By:
June 11, 2021

Journalists at the Southern California News Group, which includes 11 papers owned by hedge fund Alden Global Capital, have voted to unionize 64-19.

The National Labor Relations Board counted the votes Friday afternoon and confirmed that staff at the papers, which collectively cover four counties and receive 17.6 million unique online visitors each month, can proceed as the SCNG Guild.

The union includes roughly 140 journalists at the (Torrance) Daily Breeze, Inland Valley Daily Bulletin, Los Angeles Daily News, The Orange County Register, Pasadena Star-News, The (Riverside) Press-Enterprise, (Long Beach) Press-Telegram, Redlands Daily Facts, San Bernardino Sun, San Gabriel Valley Tribune and Whittier Daily News.

Staff at the papers first went public with their union drive in February, stating that layoffs and turnover had “devastated” their workforce and hurt their ability to cover local communities. They unionized to secure higher pay and better benefits.

“We face historic staffing shortages, and the exodus of journalists with decades of experience has hollowed out our newspapers. These cuts leave us less able to provide the quality product we owe our readers,” reads the SCNG Guild mission statement.

Alden, which owns approximately 70 papers through its MediaNews Group, has grown a reputation in the journalism industry for buying up papers and cutting newsroom staff. The hedge fund recently bought Tribune Publishing for $633 million, making it the nation’s second-largest newspaper chain after Gannett.

Before the purchase, unions at the Tribune papers sought desperately for a different buyer. Maryland hotel chain executive Stewart Bainum Jr. tried to assemble a group to outbid Alden but failed when Swiss billionaire Hansjörg Wyss changed his mind after seeing details about the Chicago Tribune’s finances. Just days after Tribune shareholders approved the Alden deal, the hedge fund began offering buyouts to employees at its newly acquired papers.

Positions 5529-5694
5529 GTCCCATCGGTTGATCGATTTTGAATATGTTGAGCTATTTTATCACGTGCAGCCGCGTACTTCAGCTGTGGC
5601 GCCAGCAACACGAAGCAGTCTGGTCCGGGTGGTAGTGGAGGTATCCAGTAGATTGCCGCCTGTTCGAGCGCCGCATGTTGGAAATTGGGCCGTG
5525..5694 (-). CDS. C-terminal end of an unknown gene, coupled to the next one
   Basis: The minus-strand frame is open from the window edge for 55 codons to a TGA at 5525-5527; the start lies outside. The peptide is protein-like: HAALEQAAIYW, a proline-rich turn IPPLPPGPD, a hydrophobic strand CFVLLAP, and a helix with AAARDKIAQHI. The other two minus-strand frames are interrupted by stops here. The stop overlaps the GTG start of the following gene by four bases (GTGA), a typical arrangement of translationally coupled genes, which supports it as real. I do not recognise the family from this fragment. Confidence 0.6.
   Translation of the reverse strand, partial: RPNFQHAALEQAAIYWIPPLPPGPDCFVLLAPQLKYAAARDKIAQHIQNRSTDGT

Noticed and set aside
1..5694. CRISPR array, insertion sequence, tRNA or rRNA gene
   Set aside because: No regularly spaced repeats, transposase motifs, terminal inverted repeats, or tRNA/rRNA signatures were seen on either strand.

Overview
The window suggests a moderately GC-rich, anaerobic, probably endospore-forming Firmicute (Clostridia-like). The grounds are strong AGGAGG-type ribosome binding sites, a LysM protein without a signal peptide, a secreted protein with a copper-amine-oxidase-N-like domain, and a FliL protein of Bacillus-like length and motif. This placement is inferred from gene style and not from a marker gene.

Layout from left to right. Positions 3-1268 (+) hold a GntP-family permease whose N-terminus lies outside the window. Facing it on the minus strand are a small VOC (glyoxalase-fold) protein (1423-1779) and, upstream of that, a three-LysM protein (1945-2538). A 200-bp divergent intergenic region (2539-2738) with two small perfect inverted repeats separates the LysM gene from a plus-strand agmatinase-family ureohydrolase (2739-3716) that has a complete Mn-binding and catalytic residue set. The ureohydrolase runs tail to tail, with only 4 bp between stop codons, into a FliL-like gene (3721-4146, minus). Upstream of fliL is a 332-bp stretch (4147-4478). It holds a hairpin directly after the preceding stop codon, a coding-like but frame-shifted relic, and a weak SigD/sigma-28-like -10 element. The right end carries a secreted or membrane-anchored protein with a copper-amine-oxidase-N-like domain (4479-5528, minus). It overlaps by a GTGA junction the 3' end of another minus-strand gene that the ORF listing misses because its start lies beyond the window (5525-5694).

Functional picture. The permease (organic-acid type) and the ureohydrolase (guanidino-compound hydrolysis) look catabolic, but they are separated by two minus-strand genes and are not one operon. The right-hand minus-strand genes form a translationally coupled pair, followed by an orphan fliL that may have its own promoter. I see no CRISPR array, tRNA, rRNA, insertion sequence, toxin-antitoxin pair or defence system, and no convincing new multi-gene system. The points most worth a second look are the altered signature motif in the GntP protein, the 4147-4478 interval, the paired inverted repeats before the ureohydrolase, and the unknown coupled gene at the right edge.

Shortly after the SCNG Guild requested voluntary recognition, the Southern California News Group argued that certain positions — copy editors, graphic artists, page designers, and social media and digital producers — should not be allowed to join the union. Those positions comprise approximately 44 people.

In response, the union launched a #1Newsroom1Union campaign on social media, arguing that people in the disputed positions are also journalists and should be allowed to unionize with their colleagues who are reporters, photographers and clerks. The two sides appeared in front of the NLRB in March for a hearing, and the board ruled in the union’s favor.

“SCNG Guild will now bargain for better pay, benefits and working conditions for all,” the union tweeted Friday after the vote count. “Wages have remained stagnant for most working at these papers. Many have gone without true raises to their pay in years, even as the cost of living in the L.A. area has risen. We have to fight!”

The media industry has seen a record number of newspapers unionize over the past few years. Since the start of 2021, at least 30 newsrooms have announced union drives. Union leaders say job insecurity and general instability within the journalism industry have driven this trend.

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Angela Fu is a reporter for Poynter. She can be reached at afu@poynter.org or on Twitter @angelanfu.
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